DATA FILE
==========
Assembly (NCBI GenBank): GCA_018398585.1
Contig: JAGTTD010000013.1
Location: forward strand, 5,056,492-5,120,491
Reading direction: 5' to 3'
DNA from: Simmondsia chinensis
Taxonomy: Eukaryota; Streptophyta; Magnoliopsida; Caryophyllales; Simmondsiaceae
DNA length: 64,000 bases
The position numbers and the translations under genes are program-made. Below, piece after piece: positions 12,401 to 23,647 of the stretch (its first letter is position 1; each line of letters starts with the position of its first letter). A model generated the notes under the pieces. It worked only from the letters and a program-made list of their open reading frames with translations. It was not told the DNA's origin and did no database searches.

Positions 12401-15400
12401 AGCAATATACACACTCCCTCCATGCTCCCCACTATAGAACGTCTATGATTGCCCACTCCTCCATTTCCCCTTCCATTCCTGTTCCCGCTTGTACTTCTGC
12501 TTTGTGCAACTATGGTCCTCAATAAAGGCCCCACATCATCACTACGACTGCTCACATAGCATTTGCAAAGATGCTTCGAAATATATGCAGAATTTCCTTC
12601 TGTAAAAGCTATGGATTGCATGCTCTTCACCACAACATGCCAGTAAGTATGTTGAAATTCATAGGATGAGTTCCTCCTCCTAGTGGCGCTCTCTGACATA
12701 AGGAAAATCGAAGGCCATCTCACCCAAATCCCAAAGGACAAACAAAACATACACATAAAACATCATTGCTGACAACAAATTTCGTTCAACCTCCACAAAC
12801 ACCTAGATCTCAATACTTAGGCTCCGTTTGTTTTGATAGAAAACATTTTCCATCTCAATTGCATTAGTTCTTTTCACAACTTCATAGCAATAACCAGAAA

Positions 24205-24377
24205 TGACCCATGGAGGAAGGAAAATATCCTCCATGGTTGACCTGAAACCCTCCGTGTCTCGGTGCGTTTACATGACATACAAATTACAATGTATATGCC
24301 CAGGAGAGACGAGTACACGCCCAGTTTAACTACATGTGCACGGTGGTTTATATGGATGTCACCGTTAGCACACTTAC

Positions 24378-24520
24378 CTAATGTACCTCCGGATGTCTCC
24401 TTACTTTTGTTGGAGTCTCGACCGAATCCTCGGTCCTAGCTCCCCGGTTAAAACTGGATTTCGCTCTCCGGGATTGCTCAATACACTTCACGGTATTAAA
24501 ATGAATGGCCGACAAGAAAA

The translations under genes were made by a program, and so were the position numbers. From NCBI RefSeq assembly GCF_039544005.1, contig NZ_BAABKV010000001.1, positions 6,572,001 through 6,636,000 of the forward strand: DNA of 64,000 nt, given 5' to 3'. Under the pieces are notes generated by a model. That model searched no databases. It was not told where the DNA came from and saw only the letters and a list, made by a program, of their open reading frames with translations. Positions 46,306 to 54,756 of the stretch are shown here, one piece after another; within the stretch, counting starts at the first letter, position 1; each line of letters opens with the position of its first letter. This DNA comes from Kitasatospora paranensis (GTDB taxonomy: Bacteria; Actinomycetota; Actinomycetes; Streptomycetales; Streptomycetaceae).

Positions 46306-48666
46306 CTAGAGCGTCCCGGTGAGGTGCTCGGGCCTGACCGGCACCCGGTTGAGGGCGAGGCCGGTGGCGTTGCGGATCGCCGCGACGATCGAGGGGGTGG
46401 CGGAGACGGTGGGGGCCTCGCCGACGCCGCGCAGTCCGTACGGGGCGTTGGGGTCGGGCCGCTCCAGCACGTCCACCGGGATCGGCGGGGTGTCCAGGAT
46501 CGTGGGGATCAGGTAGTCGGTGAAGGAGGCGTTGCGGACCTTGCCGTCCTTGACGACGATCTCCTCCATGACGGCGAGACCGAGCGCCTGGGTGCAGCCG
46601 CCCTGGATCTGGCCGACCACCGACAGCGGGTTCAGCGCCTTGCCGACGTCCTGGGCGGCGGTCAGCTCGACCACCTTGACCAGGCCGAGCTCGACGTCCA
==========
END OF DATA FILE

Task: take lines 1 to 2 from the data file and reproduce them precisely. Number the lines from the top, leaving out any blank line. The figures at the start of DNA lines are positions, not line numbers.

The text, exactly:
Assembly (NCBI GenBank): GCA_018398585.1
Contig: JAGTTD010000013.1